Past Exhibitions

Family Harmony: Belief and Family Life in Figure Paintings Since Ming and Qing Dynasties

Long Museum West Bund


Long Museum

Hunan Provincial Museum

Changsha Grand View Culture

Venue Galley 5, Long Museum West Bund
Note: The exhibition will be extended until March 12, 2021.

From December 12, 2020 to March 12, 2021, Long Museum (West Bund) is delighted to present the exhibition Family Harmony—Belief and Family Life in Figure Paintings Since Ming and Qing Dynasties, curated by Hunan Provincial Museum and Changsha Grand View Culture. With more than 60 figure paintings and related exhibits from the Ming and Qing dynasties, an excellent exhibition combining the core elements of traditional Chinese culture (e.g. “Cautiousness”, “Self-cultivation”, “Joint effort”, “Love his people”, etc.) will be presented to the public in order to celebrate the new year.

In early Chinese paintings, figure painting occupied an important position in the history of painting because of its educational function endowed by its special narrative. Since the Song and Yuan dynasties, literati painting has risen and become popular. Landscape, flower and bird paintings became the mainstream, while figurative painting has gradually been marginalized. During the Ming and Qing Dynasties, the position of figure painting in the history of painting was no longer prominent. However, with the growth of the middle and lower class, the demand for the visualization of family life and beliefs increased. Paintings that depict ancestors, life portrait, and good fortune spread to every corner of the traditional Chinese society with their social functions of moral education, self-cultivation, and joint effort.

The exhibition has three themes: “Ancestor Worship – A Patriarchal System”, “Self-fulfillment – Days Spent at Leisure” and “Worship the God – Customs and Beliefs”. Through displaying those rich and colorful figure paintings of the Ming and Qing dynasties, the Long Museum hopes to widen people’s understanding towards the social significance of figure painting and the traditional Chinese culture it represents.

Ancestor Worship – A Patriarchal System

The “shadow of one’s body” in the paintings of ancestors is part of the unique ritual of ancestor worship. There are many types of ancestral paintings. At present, there are not only the shadows of one generation, but also the images of several generations, and even the entire memorial tablet. The images of the ancestors have a strong sense of order. The characters are in a positive posture with serious expressions and their clothes are meticulously depicted. The painting methods of the ancestors in the Ming and Qing dynasties are as follows: light ink is used to outline the shape of the face, the light color is applied to add layers, and some other parts are well emphasized. In the late Qing dynasty, the images of ancestors changed again. Not only did they depict individual characters, but some also included features of landscape, children, and maids, which added a sense of humanism, and at the same time adopted light and shadow, perspective and other Western painting techniques, presenting a more realistic and concrete appearance. Through these ancestral paintings, the Chinese’s belief in “worshiping the ancestors” would then be closely connected with their everyday lives.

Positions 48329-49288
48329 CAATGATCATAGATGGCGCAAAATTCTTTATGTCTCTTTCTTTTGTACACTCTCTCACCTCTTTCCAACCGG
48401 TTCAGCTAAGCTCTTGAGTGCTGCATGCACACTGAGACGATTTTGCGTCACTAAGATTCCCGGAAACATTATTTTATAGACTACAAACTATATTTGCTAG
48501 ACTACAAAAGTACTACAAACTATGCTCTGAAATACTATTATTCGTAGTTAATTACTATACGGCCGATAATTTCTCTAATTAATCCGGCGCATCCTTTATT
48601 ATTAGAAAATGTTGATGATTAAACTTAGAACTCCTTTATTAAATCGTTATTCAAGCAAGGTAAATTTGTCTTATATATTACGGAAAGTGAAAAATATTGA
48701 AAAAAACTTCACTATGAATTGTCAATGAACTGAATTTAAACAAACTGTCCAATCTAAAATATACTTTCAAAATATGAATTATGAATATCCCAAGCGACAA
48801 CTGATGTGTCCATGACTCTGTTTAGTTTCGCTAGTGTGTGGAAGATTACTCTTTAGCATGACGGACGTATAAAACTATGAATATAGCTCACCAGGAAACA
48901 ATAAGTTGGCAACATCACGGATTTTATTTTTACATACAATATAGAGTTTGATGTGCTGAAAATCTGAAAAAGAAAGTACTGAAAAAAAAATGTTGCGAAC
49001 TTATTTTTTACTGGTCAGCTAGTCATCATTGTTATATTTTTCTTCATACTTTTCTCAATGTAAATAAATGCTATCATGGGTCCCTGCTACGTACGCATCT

Self-fulfillment – Days Spent at Leisure

Paintings of life portrait “freezes” leisure life in the form of art. This painting theme that appeared during the Southern and Northern Dynasties implied the hopes for safety, prosperity and social stability, and was very popular in the Ming and Qing Dynasties. Cultural Gathering is an event for literati to exchange academic ideas and emotions. Paintings of such event includes the documentary on the scenes of the Gathering, the yearning for the famous Gathering in the past, and the longing for the ideal life. This type of painting can be seen as a painting of life portrait on a larger scale.

As time changes, the paintings of life portrait and gatherings gradually increased the scenes reflecting the pleasure of the secular home life, from the previous simple gatherings of literati to large gatherings with people participating in group photos. What’s more, the props and inscriptions in the layout of the scene, such as the carefully selected four treasures of study, daily supplies and bonsai strange stones, are closely related to the identity, taste, and values of the person depicted in the painting. In this process, no matter who they are, their desire to achieve inner joy and harmony with the outside world is consistent.

Worship the God – Customs and Beliefs

The tradition of genre figures and Taoist gods paintings has a long history. There are many related masterpieces, such as Zhang Zeduan’s The Riverside Scene at the Qing-ing Festival, and Wu Zongyuan’s Worship the Supreme God of Taoism, which reflect the aesthetic taste, ethical emotion and religious feelings of the Chinese. Since the Ming and Qing Dynasties, the content of genre figures and Taoist gods paintings has become more secular and diverse. Unusual themes such as festivals, blessings and birthdays have been added, which have been integrated into every degree of social life. These themes also demonstrate people’s pantheistic believes as well as their hope for a good life and a prosperous country.

Genre figures of Ming and Qing dynasties and Taoist gods paintings keep pace with the times. On the basis of inheriting the traditional techniques of line drawing and color application, these paintings put more emphasis on ornamental and local characteristics, indicating a strong atmosphere of the times.